1. What is one thing that you’ve been holding on to this year hoping it would return to normal soon?  Do you think that holding on to this has been hindering you in any way?  How could you experience freedom in your life by giving it to God?
    2. How does thinking about our current life as the “new normal” change your perspective for how you think about the things going on around you?  How does your view of God’s work in and through you change?
    3. We, the church, are called to be “Christ’s Hands and Feet”, to minister and proclaim the Gospel in the context that we are in.  What do you think needs to change for us if we are to do this effectively?  What about for you?
  • Dec 27, 2020Luke 2:41-52 “Christmas: Setting the Stage for Mission”
    Dec 27, 2020
    Luke 2:41-52 “Christmas: Setting the Stage for Mission”
    Message from December 27, 2020 Hopkins Community Church Mission & Values and Ministry Metrics Self-Assessment: https://www.hopkinscommunitychurch.net/vision-and-mission/
  • Dec 24, 2020Luke 2:1-20 “Christmas: Setting the Stage for Salvation”
    Dec 24, 2020
    Luke 2:1-20 “Christmas: Setting the Stage for Salvation”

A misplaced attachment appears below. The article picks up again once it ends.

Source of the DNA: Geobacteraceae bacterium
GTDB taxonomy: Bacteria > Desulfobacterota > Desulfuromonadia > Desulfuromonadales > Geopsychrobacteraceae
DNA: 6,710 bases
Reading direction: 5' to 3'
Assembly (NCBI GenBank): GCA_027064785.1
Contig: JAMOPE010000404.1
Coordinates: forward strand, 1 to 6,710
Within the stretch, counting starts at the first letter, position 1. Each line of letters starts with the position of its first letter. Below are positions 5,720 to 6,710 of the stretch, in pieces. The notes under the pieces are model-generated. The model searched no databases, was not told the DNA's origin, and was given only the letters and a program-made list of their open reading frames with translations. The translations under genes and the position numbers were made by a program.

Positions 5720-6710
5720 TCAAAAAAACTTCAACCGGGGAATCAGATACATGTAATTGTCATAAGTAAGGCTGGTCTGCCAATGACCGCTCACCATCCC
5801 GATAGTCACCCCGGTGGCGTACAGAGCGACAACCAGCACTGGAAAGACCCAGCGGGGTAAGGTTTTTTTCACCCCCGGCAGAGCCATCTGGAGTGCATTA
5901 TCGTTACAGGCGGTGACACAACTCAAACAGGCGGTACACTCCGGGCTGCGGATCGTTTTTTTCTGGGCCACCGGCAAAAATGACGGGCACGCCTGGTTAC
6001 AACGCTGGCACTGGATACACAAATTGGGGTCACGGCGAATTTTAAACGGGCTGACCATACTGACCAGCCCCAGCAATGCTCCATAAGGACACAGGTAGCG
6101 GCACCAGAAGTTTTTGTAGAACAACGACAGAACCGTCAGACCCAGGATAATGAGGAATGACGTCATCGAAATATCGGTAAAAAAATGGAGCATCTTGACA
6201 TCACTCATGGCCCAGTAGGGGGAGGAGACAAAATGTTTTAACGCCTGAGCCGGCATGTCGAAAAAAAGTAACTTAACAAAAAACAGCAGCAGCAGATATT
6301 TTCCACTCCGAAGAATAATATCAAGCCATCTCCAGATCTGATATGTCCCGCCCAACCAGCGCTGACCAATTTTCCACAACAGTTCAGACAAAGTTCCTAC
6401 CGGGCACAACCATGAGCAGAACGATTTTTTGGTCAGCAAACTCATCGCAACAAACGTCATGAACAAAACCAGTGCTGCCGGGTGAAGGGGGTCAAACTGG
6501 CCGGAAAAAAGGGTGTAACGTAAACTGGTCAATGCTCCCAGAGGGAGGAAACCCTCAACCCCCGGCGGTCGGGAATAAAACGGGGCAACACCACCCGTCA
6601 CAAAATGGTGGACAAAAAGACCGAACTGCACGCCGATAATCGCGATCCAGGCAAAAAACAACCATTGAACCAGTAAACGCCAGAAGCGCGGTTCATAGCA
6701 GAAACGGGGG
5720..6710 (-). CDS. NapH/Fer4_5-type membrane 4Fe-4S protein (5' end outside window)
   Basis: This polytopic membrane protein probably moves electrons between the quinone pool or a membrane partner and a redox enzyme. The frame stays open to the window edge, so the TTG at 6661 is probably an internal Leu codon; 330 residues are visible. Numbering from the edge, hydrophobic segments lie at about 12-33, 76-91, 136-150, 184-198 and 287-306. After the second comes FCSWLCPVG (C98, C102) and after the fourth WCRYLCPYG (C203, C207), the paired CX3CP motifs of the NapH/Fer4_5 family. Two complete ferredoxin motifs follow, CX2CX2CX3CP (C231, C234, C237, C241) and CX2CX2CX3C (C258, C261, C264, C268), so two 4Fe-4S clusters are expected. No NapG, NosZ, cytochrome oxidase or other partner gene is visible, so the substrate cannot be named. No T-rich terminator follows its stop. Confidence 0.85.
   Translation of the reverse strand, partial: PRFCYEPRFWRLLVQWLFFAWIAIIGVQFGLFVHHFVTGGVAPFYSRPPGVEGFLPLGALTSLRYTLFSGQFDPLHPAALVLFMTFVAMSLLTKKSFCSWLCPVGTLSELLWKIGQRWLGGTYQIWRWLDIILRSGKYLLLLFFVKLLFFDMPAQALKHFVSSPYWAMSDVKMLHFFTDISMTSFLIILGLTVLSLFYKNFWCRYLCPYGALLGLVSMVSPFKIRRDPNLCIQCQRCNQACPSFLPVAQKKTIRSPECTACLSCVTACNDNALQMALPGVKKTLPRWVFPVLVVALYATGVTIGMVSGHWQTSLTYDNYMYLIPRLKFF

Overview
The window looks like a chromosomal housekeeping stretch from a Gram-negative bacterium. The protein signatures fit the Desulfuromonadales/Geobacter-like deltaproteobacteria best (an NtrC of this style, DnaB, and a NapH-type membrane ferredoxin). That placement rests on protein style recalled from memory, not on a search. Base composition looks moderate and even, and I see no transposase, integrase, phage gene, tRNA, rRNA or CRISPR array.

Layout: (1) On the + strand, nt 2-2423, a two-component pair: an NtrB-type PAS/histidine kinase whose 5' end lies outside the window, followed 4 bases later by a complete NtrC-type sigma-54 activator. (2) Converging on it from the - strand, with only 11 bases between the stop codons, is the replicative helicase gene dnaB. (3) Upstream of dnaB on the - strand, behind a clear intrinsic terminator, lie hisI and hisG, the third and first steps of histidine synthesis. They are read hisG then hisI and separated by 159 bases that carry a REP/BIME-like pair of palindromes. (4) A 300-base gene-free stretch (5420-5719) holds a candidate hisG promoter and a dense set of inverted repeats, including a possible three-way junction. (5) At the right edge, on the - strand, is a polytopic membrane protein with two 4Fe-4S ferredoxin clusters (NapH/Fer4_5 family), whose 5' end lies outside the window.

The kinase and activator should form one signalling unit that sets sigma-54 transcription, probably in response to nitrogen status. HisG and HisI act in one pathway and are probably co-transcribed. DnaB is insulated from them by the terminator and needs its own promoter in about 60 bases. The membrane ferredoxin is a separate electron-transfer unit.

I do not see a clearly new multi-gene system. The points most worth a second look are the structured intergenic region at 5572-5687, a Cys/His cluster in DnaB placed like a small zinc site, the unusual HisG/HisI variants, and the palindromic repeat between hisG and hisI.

Series: Advent
    Christmas Eve Service
    Pastor Jon VanderWall Preaching
  • Dec 20, 2020Isaiah 92, 6-7; 7:14 “Advent: Setting the Stage – Prophecy”
    Dec 20, 2020
    Isaiah 92, 6-7; 7:14 “Advent: Setting the Stage – Prophecy”
    Series: Advent
  • Dec 13, 20202 Samuel 7:12-16 “Advent: Setting the Stage for the Kingdom”
    Dec 13, 2020
    2 Samuel 7:12-16 “Advent: Setting the Stage for the Kingdom”
    Series: Advent
    Thoughts for Reflection: Throughout Jesus’ earthly ministry, the Kingdom of Heaven is one of the topics that He addresses most.  Often speaking through parables, Jesus explains what this Kingdom is like and how it expands.  This, however, is not the first time this sort of language is spoken of in Scripture.  From the time of King David, God puts forth the understanding that His Kingdom would be established on earth through David’s line, ultimately resulting in the birth of Jesus, the Messiah. God tells David that his throne would be established forever.  This too points to Jesus not just as a relative of David, or as an exemplary teacher and moral example, but as the true King of kings and Lord of Lords.  So many New Testament passages affirm this position of Jesus, seated on “David’s throne” and at “God’s Right Hand.”  Ultimately, though, as we look forward to Christmas, we must consider what it means for us that the King of Heaven came into the world, when we declare Jesus as Lord and King of our lives as well. Questions to take home: